The lawsuits are filed by ex-military men, former firefighters, those diagnosed with AFFF-associated cancer, and the loved ones of those deceased due to related (cancer) miseries. The foam has been used over the decades and more than anyone can think. Scientists have been aware of the harmful effect of AFFF for a long time. It is only now that the issue is gaining traction.
The plaintiffs allege that AFFF manufacturers and sellers failed to warn about the risks. There has also been a lack of contamination prevention for years.
If you haven’t yet explored these lawsuits, now is a good time to expand your practice. We believe there can be a global settlement, and many more cases might add up in the coming months.
The different ways one can bring about a lawsuit include the following:
- Hormonal disruption
- Immune system suppression
- Increased oxidative stress
But no matter how it happened, those with long-term exposure to AFFF were at a higher risk of developing cancer. Over a hundred cases were added to the MDL every month in 2022. We do not know how many personal injury and municipal water contamination cases attorneys will bring up in the future.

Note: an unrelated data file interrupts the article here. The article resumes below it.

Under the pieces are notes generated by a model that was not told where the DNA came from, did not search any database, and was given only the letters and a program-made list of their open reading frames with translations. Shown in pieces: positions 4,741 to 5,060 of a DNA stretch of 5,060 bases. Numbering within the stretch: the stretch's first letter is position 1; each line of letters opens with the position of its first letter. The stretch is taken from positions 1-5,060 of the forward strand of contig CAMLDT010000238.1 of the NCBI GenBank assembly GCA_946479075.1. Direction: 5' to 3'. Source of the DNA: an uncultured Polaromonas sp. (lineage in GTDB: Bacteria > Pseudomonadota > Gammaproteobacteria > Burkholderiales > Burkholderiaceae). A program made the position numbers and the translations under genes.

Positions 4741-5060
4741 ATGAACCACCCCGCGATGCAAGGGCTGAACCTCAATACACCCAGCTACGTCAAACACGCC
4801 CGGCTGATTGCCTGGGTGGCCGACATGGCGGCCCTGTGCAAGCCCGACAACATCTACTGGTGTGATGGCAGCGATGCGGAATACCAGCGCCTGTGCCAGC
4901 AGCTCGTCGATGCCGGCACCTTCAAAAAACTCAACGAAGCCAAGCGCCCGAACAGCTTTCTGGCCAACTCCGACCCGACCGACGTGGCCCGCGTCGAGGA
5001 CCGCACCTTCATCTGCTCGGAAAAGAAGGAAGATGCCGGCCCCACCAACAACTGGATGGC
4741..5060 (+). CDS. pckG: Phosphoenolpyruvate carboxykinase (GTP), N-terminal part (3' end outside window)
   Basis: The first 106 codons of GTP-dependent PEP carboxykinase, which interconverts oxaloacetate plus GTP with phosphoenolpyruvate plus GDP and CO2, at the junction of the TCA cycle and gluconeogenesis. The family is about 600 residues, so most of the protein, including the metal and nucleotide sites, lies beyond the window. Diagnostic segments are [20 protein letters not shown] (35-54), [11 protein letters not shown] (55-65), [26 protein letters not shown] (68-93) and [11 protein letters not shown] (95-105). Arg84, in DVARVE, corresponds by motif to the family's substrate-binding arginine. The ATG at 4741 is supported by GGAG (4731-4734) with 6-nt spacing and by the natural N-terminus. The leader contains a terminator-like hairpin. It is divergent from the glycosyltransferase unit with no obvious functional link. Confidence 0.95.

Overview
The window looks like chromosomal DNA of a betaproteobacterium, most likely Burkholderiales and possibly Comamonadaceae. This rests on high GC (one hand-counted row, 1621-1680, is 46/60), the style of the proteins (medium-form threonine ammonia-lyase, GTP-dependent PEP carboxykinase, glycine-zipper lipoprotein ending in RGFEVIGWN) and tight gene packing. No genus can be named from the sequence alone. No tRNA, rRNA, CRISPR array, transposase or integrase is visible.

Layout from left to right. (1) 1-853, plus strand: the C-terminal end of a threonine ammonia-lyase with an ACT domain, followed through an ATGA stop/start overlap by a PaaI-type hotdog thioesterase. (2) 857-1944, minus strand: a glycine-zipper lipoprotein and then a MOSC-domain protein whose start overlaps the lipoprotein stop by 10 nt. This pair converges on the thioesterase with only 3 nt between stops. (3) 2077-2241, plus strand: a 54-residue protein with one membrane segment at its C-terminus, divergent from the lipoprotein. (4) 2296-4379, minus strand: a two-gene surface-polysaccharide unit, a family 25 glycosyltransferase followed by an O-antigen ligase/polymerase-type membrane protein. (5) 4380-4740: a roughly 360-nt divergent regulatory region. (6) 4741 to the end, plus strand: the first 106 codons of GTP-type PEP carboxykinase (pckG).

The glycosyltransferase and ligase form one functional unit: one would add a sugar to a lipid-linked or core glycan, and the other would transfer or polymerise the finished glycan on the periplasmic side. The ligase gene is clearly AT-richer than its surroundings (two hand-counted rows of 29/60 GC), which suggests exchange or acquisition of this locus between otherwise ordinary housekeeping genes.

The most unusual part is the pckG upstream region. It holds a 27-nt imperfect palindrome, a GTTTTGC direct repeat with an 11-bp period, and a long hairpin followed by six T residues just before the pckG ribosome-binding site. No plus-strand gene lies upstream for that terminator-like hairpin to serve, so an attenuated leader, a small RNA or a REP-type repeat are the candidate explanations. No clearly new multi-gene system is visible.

The first bellwether test trial is scheduled for June 5, 2023. The outcome of this case will significantly impact the future of the lawsuit. Often, bellwether trials are most important in moving any mass tort litigation in the supposed direction.
AFFF lawsuit attorneys argue that nothing can reverse decades of damage or long-term consequences of AFFF exposure. However, recovering damages can at least help pay for future expenses. The compensation from the AFFF lawsuit includes:
- Medical bills (both current and future)
- Lost wages
- Pain and suffering
Who can qualify?
- Those exposed to AFFF
- Those diagnosed with cancer
Victims have been waiting for a long time. Perhaps, there can be a settlement on the horizon. We believe individual payouts (in a tiered manner) can be expected in 2023. No guarantees, though! But the pressure is for real.
AFFF cases are consistently pouring in. If you wish to take up the firefighting foam (AFFF) lawsuits, contact the ZeroRisk Cases® representatives at 833-937-6747, and we’ll help you grab high-quality leads and take your practice a notch up. You can also write to us for better assistance with our services.
Ed Lott, Ph.D., M.B.A.
President and Managing Partner
Call 833-ZERORISK (833-937-6747) ext 5